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Biochemistry. 2005 Jan 18;44(2):734-43.

Induced alpha-helix structure in the aryl hydrocarbon receptor transactivation domain modulates protein-protein interactions.

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School of Medical Sciences, Institute of Medical Sciences, University of Aberdeen, Foresterhill, Aberdeen AB25 2ZD, Scotland, UK.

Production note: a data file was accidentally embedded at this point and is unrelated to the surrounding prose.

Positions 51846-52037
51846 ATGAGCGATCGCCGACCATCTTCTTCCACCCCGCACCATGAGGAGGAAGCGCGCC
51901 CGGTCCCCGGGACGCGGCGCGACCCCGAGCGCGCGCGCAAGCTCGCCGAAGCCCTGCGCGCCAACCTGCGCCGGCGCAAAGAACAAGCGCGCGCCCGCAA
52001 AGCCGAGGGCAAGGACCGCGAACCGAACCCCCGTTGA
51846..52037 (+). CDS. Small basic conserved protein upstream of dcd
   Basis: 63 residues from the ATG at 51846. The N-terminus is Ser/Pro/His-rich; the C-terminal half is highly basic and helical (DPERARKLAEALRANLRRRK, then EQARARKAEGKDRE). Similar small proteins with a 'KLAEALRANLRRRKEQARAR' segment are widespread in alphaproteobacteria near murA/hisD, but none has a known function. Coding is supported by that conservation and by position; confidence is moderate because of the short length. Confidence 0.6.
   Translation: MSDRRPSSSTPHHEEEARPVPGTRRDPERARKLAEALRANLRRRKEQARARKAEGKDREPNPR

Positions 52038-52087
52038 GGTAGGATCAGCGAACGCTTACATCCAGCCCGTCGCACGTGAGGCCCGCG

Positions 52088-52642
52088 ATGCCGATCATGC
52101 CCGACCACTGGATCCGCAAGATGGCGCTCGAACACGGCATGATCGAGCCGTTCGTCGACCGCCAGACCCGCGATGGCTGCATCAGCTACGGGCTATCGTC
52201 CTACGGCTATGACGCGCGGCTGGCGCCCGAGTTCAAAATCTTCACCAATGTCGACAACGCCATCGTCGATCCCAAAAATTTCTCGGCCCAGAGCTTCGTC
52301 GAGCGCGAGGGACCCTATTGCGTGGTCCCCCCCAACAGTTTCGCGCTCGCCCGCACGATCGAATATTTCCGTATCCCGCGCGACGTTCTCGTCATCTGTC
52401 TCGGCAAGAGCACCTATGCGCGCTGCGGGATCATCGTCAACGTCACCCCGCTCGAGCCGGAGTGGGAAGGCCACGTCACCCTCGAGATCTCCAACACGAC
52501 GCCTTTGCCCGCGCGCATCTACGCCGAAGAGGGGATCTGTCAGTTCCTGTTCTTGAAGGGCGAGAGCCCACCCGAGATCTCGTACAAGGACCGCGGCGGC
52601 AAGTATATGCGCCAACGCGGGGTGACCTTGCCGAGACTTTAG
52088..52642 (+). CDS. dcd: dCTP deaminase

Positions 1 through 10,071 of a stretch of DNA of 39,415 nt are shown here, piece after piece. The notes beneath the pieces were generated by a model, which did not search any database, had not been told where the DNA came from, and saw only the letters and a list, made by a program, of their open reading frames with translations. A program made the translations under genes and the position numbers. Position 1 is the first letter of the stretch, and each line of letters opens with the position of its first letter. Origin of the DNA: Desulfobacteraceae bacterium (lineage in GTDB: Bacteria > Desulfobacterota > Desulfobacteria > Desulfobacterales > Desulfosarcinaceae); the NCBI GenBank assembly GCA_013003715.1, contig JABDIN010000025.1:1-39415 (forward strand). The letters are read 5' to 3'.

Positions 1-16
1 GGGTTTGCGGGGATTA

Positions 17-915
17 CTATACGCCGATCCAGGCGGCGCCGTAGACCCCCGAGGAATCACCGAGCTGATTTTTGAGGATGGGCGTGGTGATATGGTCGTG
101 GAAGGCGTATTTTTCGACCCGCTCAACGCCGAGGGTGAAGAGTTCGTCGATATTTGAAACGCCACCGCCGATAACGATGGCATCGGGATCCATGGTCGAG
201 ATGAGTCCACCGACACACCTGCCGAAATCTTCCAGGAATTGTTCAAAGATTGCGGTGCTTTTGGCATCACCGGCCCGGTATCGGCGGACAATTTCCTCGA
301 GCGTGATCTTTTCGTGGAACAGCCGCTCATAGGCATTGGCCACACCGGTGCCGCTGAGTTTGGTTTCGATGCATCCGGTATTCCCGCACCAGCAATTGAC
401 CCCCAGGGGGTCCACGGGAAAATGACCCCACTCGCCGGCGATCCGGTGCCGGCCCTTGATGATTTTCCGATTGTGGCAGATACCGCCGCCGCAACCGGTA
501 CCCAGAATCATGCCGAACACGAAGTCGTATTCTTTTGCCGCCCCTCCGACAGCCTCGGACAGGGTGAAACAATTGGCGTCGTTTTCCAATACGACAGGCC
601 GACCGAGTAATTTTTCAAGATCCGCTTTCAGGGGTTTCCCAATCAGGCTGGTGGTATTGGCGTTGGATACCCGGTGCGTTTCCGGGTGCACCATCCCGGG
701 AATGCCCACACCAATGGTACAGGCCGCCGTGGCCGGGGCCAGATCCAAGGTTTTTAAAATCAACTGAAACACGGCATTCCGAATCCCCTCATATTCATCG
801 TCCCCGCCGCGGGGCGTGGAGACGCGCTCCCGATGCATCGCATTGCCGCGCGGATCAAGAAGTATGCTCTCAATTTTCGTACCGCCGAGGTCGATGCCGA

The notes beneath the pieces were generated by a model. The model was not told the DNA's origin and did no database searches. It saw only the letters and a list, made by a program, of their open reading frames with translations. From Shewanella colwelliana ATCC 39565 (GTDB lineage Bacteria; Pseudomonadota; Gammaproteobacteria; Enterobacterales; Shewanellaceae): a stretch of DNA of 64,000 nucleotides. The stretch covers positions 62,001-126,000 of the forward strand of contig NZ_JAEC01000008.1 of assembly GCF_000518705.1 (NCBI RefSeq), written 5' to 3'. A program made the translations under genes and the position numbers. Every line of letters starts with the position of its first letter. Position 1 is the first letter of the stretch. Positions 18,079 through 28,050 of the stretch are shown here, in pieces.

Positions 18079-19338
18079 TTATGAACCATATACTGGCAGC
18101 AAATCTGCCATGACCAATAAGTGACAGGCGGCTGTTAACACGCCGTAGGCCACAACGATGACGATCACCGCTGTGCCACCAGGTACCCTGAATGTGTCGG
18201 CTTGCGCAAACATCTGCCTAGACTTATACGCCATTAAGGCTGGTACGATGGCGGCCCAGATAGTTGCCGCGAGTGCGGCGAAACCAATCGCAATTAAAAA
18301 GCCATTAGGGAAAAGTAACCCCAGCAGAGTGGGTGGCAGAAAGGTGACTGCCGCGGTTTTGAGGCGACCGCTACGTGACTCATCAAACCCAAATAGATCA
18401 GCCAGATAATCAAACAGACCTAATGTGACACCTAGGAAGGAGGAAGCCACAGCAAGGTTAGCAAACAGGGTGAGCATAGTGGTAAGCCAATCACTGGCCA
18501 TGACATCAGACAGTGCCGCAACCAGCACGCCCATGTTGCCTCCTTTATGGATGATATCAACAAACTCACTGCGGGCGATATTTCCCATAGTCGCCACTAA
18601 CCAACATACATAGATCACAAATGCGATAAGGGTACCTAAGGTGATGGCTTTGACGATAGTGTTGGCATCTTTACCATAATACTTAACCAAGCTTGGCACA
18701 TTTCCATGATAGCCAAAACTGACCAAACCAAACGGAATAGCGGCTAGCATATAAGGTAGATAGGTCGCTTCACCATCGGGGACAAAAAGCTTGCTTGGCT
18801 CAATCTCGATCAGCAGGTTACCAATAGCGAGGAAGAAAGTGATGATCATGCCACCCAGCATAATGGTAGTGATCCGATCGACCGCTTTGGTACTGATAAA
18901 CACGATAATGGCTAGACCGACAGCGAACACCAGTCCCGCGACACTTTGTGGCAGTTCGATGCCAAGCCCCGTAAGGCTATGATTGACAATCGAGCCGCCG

The aryl hydrocarbon receptor (AhR) is an intracellular receptor protein that regulates gene transcription in response to both man-made and natural ligands. A modular transactivaton domain (TAD) has been mapped to the 304 C-terminal amino acids and consists of acidic, Q-rich, and P/S/T-rich subdomains. We have used steady-state intrinsic tryptophan fluorescence and circular dichroism spectroscopy to investigate the conformation of the acidic Q-rich region. The results reveal that this region of the protein is structurally flexible but adopts a more folded conformation in the presence of the natural osmolyte trimethylamine N-oxide (TMAO) and the solvent trifluoroethanol (TFE). In protein-protein interaction studies, the acidic Q-rich region bound to components of the general transcription machinery [TATA-binding protein (TBP), TAF4, and TAF6] as well as the coactivator proteins SRC-1a and TIF2. The binding site for TBP mapped to the acidic subdomain, while SRC-1a bound preferentially to the Q-rich sequence. Significantly, the binding of TBP was modulated by induced folding of the TAD with TMAO. The results indicate that the AhR TAD makes multiple interactions with the transcriptional machinery and protein conformation plays a critical role in receptor function. Taken together, these findings support a role for protein folding in AhR action and suggest possible mechanisms of receptor-dependent gene activation.

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